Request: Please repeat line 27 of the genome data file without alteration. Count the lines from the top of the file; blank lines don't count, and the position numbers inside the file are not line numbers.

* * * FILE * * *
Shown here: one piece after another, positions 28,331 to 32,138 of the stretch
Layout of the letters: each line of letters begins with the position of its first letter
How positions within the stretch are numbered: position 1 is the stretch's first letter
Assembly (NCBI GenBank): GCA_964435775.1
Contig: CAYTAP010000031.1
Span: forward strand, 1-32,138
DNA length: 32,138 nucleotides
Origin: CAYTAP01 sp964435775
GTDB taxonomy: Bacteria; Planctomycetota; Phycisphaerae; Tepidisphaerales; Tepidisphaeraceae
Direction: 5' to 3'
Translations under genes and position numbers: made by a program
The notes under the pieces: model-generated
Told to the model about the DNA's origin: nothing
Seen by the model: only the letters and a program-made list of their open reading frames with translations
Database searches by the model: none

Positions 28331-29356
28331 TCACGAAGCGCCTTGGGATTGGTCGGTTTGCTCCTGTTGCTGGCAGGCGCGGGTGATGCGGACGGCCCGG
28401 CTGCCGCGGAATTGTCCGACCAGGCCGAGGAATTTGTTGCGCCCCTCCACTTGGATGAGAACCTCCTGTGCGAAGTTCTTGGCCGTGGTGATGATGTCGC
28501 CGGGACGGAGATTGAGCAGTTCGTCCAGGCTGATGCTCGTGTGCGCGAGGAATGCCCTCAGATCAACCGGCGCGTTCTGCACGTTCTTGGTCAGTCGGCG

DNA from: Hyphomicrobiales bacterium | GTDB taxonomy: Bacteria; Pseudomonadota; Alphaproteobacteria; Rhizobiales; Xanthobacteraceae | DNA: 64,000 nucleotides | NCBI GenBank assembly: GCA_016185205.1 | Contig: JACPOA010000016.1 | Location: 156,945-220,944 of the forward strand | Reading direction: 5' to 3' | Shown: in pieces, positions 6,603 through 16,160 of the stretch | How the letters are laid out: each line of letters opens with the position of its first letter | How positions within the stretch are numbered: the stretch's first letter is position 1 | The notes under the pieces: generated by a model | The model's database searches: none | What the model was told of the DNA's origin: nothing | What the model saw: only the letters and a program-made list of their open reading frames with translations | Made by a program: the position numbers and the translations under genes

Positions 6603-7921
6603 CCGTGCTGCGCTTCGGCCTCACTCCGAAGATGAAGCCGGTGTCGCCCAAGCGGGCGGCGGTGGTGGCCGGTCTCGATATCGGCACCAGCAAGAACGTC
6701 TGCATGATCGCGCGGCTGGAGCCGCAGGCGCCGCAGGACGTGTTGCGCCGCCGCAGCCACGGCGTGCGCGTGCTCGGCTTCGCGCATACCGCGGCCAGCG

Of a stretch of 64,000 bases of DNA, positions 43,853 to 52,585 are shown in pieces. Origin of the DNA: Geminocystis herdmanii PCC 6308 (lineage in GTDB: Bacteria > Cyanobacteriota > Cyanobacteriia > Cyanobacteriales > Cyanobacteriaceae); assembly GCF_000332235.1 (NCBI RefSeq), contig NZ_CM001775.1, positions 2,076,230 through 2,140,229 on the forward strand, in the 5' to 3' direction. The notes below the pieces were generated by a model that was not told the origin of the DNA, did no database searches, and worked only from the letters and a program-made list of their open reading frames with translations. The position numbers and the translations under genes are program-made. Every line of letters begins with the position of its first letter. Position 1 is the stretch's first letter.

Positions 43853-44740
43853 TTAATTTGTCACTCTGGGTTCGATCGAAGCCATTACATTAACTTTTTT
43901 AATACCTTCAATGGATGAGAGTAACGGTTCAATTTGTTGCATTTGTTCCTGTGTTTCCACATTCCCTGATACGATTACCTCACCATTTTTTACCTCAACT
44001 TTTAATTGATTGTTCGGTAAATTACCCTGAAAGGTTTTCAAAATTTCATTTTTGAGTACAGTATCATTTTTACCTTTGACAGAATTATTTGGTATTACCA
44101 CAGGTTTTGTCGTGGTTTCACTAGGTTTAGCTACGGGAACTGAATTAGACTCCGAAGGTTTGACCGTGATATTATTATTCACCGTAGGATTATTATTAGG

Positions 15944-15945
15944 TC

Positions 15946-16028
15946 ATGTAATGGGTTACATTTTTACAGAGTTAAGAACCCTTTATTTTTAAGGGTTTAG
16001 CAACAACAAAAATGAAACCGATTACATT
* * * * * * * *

43901 AATACCTTCAATGGATGAGAGTAACGGTTCAATTTGTTGCATTTGTTCCTGTGTTTCCACATTCCCTGATACGATTACCTCACCATTTTTTACCTCAACT